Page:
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Zano mini-drone ships this week despite apparent design issues

ZANO Kickstarter Campaign Video
When the Zano mini-drone landed on Kickstarter last year, the project quickly gained a lot of attention before going on to become Europe’s most heavily crowdfunded project to date. More than 12,000 backers put up £2.3 million ($3.6m), enabling Wales-based Torquing to move ahead with the development of its autonomous flying machine.

The Zano was sold to backers as “an ultra-portable, personal aerial photography and HD video capture platform, small enough to fit in the palm of your hand and intelligent enough to fly all by itself.” The funds came pouring in, with a minimum pledge of £139 ($215) securing an early version of the diminutive quadcopter.

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However, its June shipping date passed without any of the drones going out to early backers, and while that might not be unusual for many Kickstarter projects, a BBC report on Wednesday suggested the startup is still dealing with a number of design issues two months on.

Shipping soon

Ivan Reedman, leader the 10-person team building the Zano, told the BBC that Torque plans to start sending out the drone by the end of this week, though it appears the current unit falls short of what’s been promised.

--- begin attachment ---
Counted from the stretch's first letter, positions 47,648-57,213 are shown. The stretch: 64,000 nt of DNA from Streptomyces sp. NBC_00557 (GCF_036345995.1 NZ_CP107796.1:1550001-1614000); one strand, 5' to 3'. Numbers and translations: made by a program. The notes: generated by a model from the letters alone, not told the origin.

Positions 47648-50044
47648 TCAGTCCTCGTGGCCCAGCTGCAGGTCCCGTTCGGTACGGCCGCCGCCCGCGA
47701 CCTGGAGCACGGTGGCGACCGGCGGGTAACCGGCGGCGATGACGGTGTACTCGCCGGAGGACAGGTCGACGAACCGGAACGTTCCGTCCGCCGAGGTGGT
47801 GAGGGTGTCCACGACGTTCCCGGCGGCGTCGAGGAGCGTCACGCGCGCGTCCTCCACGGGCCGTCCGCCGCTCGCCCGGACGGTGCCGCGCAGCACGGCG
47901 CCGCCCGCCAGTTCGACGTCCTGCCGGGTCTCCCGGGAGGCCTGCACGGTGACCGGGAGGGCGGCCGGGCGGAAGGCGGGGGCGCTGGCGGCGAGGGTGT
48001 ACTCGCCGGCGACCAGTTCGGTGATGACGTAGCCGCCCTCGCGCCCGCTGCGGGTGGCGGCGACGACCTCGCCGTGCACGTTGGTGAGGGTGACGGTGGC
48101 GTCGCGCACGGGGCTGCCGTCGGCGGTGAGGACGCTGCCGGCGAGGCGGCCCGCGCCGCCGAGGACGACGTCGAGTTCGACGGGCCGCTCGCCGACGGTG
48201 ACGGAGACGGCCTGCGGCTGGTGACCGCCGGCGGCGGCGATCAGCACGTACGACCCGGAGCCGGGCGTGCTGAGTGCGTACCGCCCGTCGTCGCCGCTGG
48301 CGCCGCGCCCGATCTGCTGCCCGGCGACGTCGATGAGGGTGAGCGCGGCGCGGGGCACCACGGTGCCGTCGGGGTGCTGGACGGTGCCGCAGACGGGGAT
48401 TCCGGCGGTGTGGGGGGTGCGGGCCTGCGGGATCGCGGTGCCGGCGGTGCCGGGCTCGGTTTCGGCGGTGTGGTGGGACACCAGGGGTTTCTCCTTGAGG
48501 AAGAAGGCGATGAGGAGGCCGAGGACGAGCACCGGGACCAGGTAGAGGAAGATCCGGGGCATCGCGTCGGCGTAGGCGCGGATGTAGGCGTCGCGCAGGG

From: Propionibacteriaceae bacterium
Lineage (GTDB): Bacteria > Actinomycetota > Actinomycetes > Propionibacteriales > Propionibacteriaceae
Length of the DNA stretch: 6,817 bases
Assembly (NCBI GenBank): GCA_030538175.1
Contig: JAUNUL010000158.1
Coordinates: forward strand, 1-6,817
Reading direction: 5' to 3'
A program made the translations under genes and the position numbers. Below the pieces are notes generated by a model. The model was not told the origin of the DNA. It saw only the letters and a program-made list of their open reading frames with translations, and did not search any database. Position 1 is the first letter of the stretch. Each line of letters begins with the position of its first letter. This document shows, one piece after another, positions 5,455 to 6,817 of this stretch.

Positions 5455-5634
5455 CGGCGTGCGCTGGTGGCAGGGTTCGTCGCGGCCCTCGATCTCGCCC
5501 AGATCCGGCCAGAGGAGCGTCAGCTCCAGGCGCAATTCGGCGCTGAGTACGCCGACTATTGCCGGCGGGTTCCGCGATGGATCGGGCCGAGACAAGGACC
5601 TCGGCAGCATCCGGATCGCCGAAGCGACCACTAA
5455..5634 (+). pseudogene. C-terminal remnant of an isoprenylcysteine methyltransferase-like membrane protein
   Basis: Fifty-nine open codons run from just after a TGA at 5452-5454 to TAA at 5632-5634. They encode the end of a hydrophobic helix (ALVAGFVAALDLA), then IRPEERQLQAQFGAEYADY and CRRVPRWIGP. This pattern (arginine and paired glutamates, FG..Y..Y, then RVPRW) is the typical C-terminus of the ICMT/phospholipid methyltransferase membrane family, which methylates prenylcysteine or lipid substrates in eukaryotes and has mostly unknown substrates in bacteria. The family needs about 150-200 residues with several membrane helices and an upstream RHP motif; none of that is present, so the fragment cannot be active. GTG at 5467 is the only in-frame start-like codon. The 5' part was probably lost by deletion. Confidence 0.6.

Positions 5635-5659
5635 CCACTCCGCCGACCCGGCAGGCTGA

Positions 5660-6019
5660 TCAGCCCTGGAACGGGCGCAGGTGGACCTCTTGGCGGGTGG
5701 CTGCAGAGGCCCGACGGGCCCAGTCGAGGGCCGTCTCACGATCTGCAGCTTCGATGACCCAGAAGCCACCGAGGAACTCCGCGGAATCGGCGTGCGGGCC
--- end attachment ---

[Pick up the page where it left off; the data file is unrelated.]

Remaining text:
A demonstration given to the BBC by the startup revealed that Zano’s all-important outside mode isn’t yet functioning, though indoors it managed to perform closer to expectations. The batteries, too, had to be changed after just five minutes – the project promised 10-15 minutes. As for the captured video, that was described in the report as being of “quite poor quality.”

On a positive note, Reedman said the majority of the current issues are software related and will be fixed in updates sent to users in the coming months, while on the hardware side, newly designed propellers that require less power mean the first batch of shipped devices should be able to offer an operating time closer to what was originally stated.

Wary that some backers may be disappointed by the first version of Zano, Reedman says his company should have made a more concerted effort to remind people “that Kickstarter is about backing a project, not buying a product,” adding, “When you back a product there are technical risks.”

The team behind this hugely successful Kickstarter campaign will be hoping its supporters are an understanding – not to say patient – bunch as it continues to knock its Zano quadcopter into shape in an effort to meet expectations. With the first units expected to land in the hands of early backers in the coming days, it’ll be keen to push those software updates out just as soon as it can to create the Zano that excited so many backers last year.

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